It was a sick feeling in the stomach for anyone watching that game, seeing Boldin on his back, motionless.
Ed made the right call.
Atlanta never scored on that drive. Carolina won 24-9. Phew! That was a close one, Panther fans.
Hochuli gets graded on every performance, so the fact that he is among the NFL’s top officials for years just isn’t a coincidence.
Monday night, the Saints played the Vikings, and the Hoch was in the middle of yet another controversial call. This time, it was a blatant facemask on Reggie Bush.
The “Hoch haters” started booing Ed immediately.
Of course they did.
Apparently their knowledge to the game of football and how it is ruled is non-existent. There were two other officials that were closer to the play who should have blown the whistle.
Hochuli was nowhere near the play.
Just say though, that it was Hoch's fault. How many times have you witnessed a facemask or an offensive hold and it not get called?
And how many times has that hold or facemask been on your team, and you secretly thanked those officials for not making the call?
But because it was Ed Hochuli out there, there was no excuse for this kind of non-call.
And again, the hate e-mails started, accusing Hochuli that he was throwing the game on purpose.
Yes, because last time I checked, Hochuli loathed New Orleans and had money in Vegas that Minnesota was going to win the Super Bowl.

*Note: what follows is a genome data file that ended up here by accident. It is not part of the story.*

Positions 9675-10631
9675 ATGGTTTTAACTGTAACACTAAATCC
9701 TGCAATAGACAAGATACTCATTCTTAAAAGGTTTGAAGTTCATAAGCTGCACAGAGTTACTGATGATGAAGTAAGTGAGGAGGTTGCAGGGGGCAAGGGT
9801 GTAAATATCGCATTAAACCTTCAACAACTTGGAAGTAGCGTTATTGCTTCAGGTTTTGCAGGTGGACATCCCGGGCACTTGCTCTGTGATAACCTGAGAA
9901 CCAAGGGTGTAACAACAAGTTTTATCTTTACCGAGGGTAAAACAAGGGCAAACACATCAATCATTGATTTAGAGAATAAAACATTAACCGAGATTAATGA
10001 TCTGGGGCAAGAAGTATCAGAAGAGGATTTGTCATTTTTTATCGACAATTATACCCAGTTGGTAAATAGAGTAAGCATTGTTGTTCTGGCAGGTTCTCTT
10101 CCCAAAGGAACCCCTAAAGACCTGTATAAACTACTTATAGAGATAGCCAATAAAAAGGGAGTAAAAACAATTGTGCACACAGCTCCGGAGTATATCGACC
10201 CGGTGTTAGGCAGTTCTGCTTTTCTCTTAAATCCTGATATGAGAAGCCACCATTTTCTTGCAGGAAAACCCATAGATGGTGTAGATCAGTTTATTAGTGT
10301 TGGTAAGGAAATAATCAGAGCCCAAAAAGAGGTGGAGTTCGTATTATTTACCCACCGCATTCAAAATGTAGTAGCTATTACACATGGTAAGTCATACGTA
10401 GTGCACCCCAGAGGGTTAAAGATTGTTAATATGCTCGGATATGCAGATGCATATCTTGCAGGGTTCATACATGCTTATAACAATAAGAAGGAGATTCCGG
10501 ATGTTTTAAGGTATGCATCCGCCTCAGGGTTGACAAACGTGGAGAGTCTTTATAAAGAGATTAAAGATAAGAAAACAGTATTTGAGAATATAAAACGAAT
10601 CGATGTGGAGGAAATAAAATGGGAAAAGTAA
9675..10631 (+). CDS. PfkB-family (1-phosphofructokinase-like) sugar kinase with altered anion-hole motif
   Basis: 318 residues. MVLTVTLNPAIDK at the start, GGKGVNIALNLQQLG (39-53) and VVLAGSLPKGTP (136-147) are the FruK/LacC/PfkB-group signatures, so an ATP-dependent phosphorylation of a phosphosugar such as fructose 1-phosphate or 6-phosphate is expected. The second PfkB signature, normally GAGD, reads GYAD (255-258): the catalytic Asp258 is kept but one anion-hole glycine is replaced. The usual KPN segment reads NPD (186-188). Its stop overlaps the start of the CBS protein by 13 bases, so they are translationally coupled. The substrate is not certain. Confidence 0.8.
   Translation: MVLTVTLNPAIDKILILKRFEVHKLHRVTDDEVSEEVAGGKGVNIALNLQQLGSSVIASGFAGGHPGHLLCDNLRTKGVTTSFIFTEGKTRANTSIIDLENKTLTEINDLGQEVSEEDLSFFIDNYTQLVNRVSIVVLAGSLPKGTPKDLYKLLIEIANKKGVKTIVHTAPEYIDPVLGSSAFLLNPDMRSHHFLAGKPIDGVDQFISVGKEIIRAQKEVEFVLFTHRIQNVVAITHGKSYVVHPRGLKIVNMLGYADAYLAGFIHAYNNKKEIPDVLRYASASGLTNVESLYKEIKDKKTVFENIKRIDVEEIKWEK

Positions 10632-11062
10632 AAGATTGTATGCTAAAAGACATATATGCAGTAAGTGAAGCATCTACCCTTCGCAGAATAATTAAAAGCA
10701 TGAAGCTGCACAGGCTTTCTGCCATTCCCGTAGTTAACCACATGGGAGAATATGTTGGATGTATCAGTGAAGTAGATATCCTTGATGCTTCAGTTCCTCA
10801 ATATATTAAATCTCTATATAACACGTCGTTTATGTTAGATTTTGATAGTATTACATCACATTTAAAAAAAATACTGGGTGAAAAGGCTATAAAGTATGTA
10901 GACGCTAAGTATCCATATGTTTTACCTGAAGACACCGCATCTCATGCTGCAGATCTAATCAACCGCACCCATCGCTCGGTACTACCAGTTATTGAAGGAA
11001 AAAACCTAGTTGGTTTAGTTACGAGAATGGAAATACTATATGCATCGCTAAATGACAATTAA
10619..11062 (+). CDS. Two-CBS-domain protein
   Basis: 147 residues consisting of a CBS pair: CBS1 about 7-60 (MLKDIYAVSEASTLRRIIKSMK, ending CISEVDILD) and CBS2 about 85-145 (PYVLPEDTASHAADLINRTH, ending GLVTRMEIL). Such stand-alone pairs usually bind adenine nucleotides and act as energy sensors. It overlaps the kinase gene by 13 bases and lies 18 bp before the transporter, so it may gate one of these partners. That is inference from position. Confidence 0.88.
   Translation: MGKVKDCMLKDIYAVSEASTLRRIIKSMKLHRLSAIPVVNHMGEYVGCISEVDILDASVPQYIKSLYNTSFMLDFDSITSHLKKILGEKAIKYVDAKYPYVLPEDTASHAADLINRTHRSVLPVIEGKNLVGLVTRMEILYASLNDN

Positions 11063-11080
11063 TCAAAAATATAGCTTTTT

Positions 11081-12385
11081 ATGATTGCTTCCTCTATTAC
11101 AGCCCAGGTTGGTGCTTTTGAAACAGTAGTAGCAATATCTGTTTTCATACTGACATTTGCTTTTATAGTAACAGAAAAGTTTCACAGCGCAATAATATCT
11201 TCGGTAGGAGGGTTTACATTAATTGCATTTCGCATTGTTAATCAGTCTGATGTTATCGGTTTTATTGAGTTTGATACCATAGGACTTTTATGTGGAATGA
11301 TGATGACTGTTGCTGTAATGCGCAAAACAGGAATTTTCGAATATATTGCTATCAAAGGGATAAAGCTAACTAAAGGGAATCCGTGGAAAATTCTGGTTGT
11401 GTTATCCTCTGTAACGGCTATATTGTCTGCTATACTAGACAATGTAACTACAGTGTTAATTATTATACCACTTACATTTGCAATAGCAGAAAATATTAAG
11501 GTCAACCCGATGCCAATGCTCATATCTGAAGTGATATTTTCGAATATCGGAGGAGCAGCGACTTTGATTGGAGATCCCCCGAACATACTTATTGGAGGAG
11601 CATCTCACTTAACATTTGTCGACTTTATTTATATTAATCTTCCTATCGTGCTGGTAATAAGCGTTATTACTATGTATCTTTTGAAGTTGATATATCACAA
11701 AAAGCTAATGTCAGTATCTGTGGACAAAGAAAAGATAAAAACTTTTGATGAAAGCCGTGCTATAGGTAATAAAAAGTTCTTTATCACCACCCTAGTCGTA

I am pretty sure actually that he had this whole thing planned out, conspired with his other staff on the field, letting them know if anyone grabbed a Saints mask to turn the other way and ignore it.
Does this sound ridiculous at all?
While being under the microscope is definitely no fun, Ed has handled it quite well. Better than most I suspect.
Has he been perfect on that field?
In no way would I agree.
Has he been a better official than most anyone else in the past decade?
You bet he has.
We always want to blame the refs when our team is down or in desperate need of a win.
When the player from our team fumbles the ball, we want the Coach’s challenge to overturn it, even if there is NO way his knee was down. When it doesn’t get overturned, we boo the official relentlessly.
Yet, when we are on the opposing side of the call, we praise those same refs for being amazing at their job, for not overturning the call even when it shows an interception that was clearly pass interference, but according to them, it was "inconclusive evidence."
We LOVE the officials when they make those kind of NON-calls, don't we?
Bottom line. Leave Ed alone and let him do his job.
The Chargers should be 3-2. I will not argue with that.
For those Charger fans that are still outraged with Ed’s call, please take a moment to swallow this next fact in.
Their only wins have been against a mediocre Jets team and the Raiders. They barely made it out of Oakland with a win.
One of their losses was against a Miami team that was expected to be the worst in the league.
Here’s another tissue.